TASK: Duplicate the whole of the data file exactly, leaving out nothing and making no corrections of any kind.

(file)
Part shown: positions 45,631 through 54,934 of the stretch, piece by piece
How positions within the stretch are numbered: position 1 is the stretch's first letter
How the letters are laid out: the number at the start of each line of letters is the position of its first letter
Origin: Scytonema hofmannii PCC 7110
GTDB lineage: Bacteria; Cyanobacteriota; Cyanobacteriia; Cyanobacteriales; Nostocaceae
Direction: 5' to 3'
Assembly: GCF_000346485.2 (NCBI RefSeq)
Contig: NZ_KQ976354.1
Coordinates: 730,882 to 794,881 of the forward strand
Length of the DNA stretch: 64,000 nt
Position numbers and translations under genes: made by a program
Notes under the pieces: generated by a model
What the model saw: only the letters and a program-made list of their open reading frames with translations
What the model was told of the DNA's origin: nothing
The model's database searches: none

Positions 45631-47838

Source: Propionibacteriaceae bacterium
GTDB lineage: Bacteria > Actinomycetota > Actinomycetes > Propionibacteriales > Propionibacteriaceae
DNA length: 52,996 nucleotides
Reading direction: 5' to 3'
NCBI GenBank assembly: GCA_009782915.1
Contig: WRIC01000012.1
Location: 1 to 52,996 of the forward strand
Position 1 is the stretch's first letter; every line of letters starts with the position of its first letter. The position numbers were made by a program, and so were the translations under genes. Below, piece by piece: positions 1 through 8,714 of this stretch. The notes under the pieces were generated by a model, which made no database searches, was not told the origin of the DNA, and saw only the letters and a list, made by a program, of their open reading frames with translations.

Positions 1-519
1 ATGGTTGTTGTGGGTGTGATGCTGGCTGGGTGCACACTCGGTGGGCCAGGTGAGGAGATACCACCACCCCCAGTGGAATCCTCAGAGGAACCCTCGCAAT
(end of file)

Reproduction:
Part shown: positions 45,631 through 54,934 of the stretch, piece by piece
How positions within the stretch are numbered: position 1 is the stretch's first letter
How the letters are laid out: the number at the start of each line of letters is the position of its first letter
Origin: Scytonema hofmannii PCC 7110
GTDB lineage: Bacteria; Cyanobacteriota; Cyanobacteriia; Cyanobacteriales; Nostocaceae
Direction: 5' to 3'
Assembly: GCF_000346485.2 (NCBI RefSeq)
Contig: NZ_KQ976354.1
Coordinates: 730,882 to 794,881 of the forward strand
Length of the DNA stretch: 64,000 nt
Position numbers and translations under genes: made by a program
Notes under the pieces: generated by a model
What the model saw: only the letters and a program-made list of their open reading frames with translations
What the model was told of the DNA's origin: nothing
The model's database searches: none

Positions 45631-47838

Source: Propionibacteriaceae bacterium
GTDB lineage: Bacteria > Actinomycetota > Actinomycetes > Propionibacteriales > Propionibacteriaceae
DNA length: 52,996 nucleotides
Reading direction: 5' to 3'
NCBI GenBank assembly: GCA_009782915.1
Contig: WRIC01000012.1
Location: 1 to 52,996 of the forward strand
Position 1 is the stretch's first letter; every line of letters starts with the position of its first letter. The position numbers were made by a program, and so were the translations under genes. Below, piece by piece: positions 1 through 8,714 of this stretch. The notes under the pieces were generated by a model, which made no database searches, was not told the origin of the DNA, and saw only the letters and a list, made by a program, of their open reading frames with translations.

Positions 1-519
1 ATGGTTGTTGTGGGTGTGATGCTGGCTGGGTGCACACTCGGTGGGCCAGGTGAGGAGATACCACCACCCCCAGTGGAATCCTCAGAGGAACCCTCGCAAT